Alums Greg Chamitoff and Rick Sturckow Continue To Leave This Planet Behind
By Scott Roark
Space Shuttle Discovery, piloted by Cal Poly alum Rick Sturckow, lands last year after a trip to the International Space Station.
All photos courtesy of NASA.
Chances are you’ve watched science fiction movies with astronauts flying spaceships from Earth, living on space stations and admiring the view of our planet.
That science fiction is now science fact, as Greg Chamitoff (EE ’84) and Rick Sturckow (ME ’84) can both personally attest. The two astronauts have been among NASA’s stars recently. And new adventures are on the horizon, with both involved in the final missions of the historic space shuttle program.
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Chamitoff, who lived on the International Space Station (ISS) for nearly six months in 2008, is now going back, scheduled to launch on shuttle mission STS-134 this July to deliver an Alpha Magnetic Spectrometer (AMS). The AMS is a $2 billion physics experiment built by 15 countries to examine fundamental issues about matter and the origin and structure of the universe. The shuttle mission will also deliver micro-meteorite shields and spare parts for Dexter, a robot on the outside of the station that acts as the “hand and fingers” for routine exterior maintenance.
Chamitoff will not stay on the ISS during this mission. However, he will perform his first spacewalk outside the station, an experience he calls “a lifelong dream.” He will return to Earth after 10 days. The flight is one of the last in the shuttle program, scheduled to be decommissioned this year. Russian Soyuz rockets will be the primary mode of transportation for all trips to the ISS after the shuttle program is shut down.
The Montreal native was selected to become an astronaut in 1998 and qualified for his flight assignment as mission specialist in 2000. As an undergraduate student at Cal Poly, Chamitoff taught lab courses in circuit design and worked summer internships at Atari Computers and IBM.
Cal Poly alum Greg Chamitoff plays Superman aboard
the International Space Station during a previous extended stay.
Meanwhile, Sturckow has been the commander and pilot of four shuttle missions -- the most recent last year aboard the shuttle Discovery on a supply mission that delivered, among other things, a treadmill to the ISS that was named after popular television comedian Stephen Colbert.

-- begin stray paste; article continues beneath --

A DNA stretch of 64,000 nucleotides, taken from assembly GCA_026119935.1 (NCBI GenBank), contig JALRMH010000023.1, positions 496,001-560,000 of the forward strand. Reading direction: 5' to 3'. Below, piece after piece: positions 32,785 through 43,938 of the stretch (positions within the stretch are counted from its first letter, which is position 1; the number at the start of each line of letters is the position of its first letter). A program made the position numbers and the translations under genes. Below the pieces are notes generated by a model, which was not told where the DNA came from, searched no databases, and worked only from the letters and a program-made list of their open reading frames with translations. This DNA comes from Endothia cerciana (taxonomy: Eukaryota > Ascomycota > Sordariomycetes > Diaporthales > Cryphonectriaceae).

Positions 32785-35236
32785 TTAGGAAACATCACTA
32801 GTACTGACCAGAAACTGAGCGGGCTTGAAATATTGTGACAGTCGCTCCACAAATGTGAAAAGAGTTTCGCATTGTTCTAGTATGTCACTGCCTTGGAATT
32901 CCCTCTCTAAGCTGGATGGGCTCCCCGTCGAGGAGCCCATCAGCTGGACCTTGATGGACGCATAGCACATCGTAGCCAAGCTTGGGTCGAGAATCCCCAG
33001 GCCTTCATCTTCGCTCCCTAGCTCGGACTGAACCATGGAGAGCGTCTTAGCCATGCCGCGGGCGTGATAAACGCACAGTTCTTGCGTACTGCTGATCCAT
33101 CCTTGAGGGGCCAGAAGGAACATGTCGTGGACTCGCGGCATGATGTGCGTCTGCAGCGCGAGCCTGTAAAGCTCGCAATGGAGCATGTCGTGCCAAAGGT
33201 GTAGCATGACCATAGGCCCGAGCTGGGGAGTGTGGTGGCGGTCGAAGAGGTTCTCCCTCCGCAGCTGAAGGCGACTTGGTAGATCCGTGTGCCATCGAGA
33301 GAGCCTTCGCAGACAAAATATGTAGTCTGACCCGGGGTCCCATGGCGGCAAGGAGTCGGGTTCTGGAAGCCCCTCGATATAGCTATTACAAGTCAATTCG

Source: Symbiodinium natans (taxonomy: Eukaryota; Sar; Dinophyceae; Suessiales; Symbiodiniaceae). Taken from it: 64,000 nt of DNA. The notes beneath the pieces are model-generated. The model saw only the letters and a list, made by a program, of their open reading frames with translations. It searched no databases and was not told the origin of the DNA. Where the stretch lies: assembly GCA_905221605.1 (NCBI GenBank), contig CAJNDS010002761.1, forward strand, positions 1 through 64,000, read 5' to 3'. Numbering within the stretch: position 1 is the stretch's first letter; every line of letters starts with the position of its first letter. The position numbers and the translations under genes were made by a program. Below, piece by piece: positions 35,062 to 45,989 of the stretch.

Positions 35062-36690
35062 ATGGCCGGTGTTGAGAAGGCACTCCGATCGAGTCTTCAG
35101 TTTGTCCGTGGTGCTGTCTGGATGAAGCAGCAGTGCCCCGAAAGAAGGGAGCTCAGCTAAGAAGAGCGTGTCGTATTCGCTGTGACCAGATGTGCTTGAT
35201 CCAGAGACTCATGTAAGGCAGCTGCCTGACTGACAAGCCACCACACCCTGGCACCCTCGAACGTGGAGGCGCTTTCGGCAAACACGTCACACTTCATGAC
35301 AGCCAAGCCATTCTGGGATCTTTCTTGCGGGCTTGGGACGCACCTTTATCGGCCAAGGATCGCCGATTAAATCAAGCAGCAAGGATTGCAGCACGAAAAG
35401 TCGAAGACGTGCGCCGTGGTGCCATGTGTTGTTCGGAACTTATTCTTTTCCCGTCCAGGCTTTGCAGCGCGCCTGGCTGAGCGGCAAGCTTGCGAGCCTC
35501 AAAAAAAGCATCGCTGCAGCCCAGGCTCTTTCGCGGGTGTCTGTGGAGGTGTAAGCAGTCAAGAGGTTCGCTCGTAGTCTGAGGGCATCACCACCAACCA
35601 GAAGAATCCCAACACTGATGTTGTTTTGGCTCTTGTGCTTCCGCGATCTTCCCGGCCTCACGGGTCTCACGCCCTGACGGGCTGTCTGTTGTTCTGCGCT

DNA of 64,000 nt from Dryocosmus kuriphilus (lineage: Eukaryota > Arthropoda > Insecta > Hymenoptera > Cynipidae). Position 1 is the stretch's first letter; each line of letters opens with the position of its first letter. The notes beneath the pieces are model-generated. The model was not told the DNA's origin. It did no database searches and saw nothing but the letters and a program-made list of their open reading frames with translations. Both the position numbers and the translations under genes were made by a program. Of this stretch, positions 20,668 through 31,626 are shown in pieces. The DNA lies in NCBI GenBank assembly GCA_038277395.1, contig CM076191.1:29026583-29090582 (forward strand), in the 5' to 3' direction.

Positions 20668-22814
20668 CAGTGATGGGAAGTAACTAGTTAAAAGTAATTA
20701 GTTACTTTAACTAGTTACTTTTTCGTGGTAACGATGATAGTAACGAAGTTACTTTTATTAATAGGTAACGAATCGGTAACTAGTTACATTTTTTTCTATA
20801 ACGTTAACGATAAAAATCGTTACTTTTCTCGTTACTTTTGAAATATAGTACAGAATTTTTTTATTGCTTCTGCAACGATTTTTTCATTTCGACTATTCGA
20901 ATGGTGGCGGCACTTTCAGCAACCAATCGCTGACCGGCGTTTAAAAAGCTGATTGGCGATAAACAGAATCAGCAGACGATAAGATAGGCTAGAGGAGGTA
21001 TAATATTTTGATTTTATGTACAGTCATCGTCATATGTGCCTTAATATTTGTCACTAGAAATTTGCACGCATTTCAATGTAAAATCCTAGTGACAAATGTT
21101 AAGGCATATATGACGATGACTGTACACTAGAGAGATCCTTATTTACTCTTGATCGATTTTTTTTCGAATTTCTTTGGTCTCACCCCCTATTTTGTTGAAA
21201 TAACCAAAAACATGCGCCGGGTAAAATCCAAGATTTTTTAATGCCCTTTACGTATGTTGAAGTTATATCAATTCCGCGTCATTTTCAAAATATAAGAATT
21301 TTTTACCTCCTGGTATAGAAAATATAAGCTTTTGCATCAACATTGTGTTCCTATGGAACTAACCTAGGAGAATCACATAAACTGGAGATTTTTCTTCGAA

Sturckow’s first journey into the heavens was a historic mission in 1998, behind the throttle of Space Shuttle Endeavour.
The shuttle was carrying the first two modules of the International Space Station, later joined together in orbit. Each circular module is 45 feet in length, 15 feet in diameter with windows to admire the view. Additional modules were later connected during subsequent missions. Solar panels provide power. A crew has permanently manned the station since 2000.
Sturckow is still playing an active role at NASA, now serving as a CAPCOM, or capsule communicator, for Mission Control. He acts as the “voice” for the flight control team on the ground when talking to an onboard crew.
The Lakeside, Calif. Native came to Cal Poly because of off-road racing, competing in professional off-road races in Arizona, Nevada, and Baja California and gaining experience in leadership and project management. He joined the Marines after graduating, serving as an F/A-18 test pilot before he became an astronaut.
Sturckow during training.
Chamitoff and Sturckow are two of the three Cal Poly alums who have soared into the heavens. Robert “Hoot” Gibson (AERO ’69) flew on five space shuttle missions between 1984 and 1995, the last one as commander on the first shuttle mission to dock with Mir, the Russian Space Station. Gibson retired from NASA in 1996.